Ask for feedback about workplace culture, management, meeting cadence, and more to help you continually make improvements to your processes.
3. Run a Q&A session
Q&As are incredibly helpful to add to an all hands meeting, but they often get pushed to the wayside — sometimes out of fear that questions will be too challenging or simply because of time constraints.
If time is your concern, consider shuffling other content to save 10-15 minutes for Q&A. If you’re concerned about the quality or content of the questions, there are tools that can help.
Using Zoom for your all hands meeting? Try using Polly's built-in features to field and moderate questions from your audience.
4. Establish an all hands meeting agenda
Set the agenda in advance of your meeting, and solicit feedback on it. There might be a crucial discussion topic that didn’t make the agenda. Alternatively, the agenda could be a deep dive into an area few attendees have interest in that might be better addressed in a different way.
Let the audience be your guide as you develop the agenda because, ultimately, this meeting is for their benefit.
5. Alternate formats
Keeping a consistent format is helpful because it gives the audience an idea of what to expect in the next meeting. However, there can be too much of a good thing. To cover the breadth of topics you need to in sufficient depth, it’s often helpful to have an alternating format.
At Polly, one of our all hands meetings covers OKR updates, key metrics, and other information about the entire company. Our alternate all hands format focuses much more on celebrating our remote employees, giving shout-outs for milestones and anniversaries, and building stronger team bonds.
Both all hands meeting formats include elements from the other but with a narrower focus.
6. Provide visual aids
Unless your presenters are pros at charades or interpretive dance, you’re going to want some visual aids. The visual aids don’t have to be groundbreaking, but the better they are, the more they can help you communicate.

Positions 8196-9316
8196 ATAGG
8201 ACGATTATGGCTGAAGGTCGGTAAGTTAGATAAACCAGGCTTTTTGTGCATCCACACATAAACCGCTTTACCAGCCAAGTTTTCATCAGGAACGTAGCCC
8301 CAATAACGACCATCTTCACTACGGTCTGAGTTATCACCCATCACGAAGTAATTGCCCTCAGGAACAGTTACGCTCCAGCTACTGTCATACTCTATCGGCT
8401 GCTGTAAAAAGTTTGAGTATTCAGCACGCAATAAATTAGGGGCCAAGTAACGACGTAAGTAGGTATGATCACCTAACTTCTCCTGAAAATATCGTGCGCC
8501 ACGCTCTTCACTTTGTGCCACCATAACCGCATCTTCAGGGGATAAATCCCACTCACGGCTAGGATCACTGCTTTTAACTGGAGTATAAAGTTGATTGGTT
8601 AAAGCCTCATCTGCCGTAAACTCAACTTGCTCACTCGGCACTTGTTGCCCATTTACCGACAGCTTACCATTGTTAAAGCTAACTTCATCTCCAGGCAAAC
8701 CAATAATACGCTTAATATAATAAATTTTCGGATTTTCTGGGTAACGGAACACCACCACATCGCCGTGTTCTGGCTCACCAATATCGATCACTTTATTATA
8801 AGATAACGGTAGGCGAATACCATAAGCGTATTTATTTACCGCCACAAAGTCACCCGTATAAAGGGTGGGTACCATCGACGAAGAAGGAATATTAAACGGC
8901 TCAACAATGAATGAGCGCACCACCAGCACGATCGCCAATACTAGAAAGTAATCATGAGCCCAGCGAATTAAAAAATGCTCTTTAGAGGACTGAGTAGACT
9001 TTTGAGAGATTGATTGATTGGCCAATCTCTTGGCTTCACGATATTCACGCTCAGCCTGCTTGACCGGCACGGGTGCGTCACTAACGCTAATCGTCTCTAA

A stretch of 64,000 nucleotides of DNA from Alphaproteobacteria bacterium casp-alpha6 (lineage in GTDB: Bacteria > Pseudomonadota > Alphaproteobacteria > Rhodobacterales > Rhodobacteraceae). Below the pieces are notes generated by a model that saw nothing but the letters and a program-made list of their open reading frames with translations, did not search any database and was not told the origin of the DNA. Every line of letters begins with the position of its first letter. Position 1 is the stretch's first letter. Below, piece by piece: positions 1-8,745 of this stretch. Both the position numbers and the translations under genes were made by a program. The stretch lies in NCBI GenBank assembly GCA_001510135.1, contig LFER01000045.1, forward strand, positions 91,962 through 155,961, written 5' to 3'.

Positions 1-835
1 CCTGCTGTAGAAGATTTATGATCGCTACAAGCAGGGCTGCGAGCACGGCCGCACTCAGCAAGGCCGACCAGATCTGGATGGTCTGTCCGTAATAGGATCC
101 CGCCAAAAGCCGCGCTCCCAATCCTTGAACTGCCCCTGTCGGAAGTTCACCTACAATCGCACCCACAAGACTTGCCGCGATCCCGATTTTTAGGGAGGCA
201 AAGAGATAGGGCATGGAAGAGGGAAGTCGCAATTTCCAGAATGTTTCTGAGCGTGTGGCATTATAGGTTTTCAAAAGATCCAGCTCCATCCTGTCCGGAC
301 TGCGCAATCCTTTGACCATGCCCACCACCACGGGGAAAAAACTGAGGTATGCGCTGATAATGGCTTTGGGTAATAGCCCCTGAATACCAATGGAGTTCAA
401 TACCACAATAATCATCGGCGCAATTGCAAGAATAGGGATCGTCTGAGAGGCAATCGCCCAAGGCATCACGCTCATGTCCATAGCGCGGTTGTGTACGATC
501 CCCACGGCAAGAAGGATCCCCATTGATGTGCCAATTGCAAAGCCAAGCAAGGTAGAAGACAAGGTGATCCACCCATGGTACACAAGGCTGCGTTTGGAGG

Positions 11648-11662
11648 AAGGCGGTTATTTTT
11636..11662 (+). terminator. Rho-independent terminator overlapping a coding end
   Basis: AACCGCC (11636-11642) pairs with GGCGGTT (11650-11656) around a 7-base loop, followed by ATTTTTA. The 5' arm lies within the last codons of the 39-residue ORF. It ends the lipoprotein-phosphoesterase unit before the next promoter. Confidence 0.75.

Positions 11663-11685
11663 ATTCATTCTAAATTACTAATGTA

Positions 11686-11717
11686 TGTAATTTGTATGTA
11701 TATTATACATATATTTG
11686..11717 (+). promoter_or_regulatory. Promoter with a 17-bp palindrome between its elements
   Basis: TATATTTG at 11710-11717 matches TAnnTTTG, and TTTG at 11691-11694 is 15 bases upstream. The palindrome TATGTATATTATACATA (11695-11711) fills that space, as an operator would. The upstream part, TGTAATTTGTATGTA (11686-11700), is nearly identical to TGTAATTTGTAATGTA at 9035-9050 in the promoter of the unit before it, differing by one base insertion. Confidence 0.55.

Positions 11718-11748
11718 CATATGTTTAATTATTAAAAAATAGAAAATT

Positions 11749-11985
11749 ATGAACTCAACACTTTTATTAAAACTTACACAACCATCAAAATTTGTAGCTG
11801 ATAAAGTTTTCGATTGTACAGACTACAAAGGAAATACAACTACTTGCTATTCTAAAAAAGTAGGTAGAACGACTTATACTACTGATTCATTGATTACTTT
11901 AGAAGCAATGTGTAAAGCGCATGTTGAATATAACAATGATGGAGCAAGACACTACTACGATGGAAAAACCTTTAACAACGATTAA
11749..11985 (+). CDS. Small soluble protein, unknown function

If you’re sharing numbers or trends, put them on slides, so everyone can see them during the discussion. Calling out some great work by a member of your team? Share a photo (with their permission) while highlighting their accomplishments and contributions.
At Polly, we have a branded slide template we use for all hands that gives us a lot of freedom for how we want to convey information. It’s simple but well-designed, and it matches our brand.
7. Have fun
It might not seem like the perfect venue for fun, but if you want people to look forward to it, an all hands can’t be all work and no play. Even with a small audience, it’s inevitable that you’ll run into the dreaded pre-meeting awkwardness.
At Polly, we’ll often start meetings with a Hot Take (a controversial statement designed for some good-spirited debate). A good example would be: “Sandwiches should always be cut diagonally,” or “Dumplings are ravioli.”
Icebreakers can also help bring a lighter mood into what might otherwise be a somber meeting.
8. Utilize break-out rooms
Because of the sheer size of the meeting audience, it’s not easy for discussions to happen among teammates during a large all hands meeting. That’s why break-out rooms are a great addition.
Adding a break-out session to the end of a virtual all hands meeting gives smaller groups a chance to digest and discuss the central themes of the meeting or simply chat in a more inclusive environment.
9. Make it interesting
All hands meetings should have a sense of familiarity without feeling like a scene from Groundhog Day. Consider keeping a portion of your meeting swappable with different options for each meeting.
One example we do at Polly is “Flock Talk,” a recorded interview that showcases a different member of the team each time. We also have “Values in Action,” which is a segment where we nominate individuals for embodying our team’s core values.
Do what you can to keep things interesting, as the same bland all hands meetings can get tiring fast.
10. Record it
Most, if not all, video meeting tools offer a recording option.
While a fundamental goal of an all hands meeting is to get everyone together, it’s not always possible. Whether time zones, time off, or another barrier is keeping a member of your team from being able to join the live session, having a recording available makes it easy for them to catch up.
At Polly, we have an all hands channel where we post a link to slides and a recorded version of every all hands meeting. We also keep a historical record of past all hands meetings in Notion.
11. Keep the discussion ongoing
Our all hands channel also serves as a dedicated space for discussions on topics covered in our all hands meetings. These follow-up discussions give members of the team an opportunity to dive deeper into a topic or cover adjacent topics. Because it’s a channel everyone is a member of, it’s easy for anyone interested to follow those discussions.
We also use this channel to send a polly after all hands meetings to understand what we could improve in the next meeting.
What are your experiences with all hands meetings?
Does your team host (or plan on hosting) a regular all hands meeting? We’d love to hear about the strategies you use. How do you lead engaging and educational meetings that the team looks forward to? Let us know @polly_ai.
Polly provides a modern solution to gather instantaneous feedback. With Polly, you can empower all voices with live polls and anonymous feedback, both during and after your all hands meeting. Sign up for an instant free trial today!
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Written by George Dickson
Lives to learn and build cool things with good people.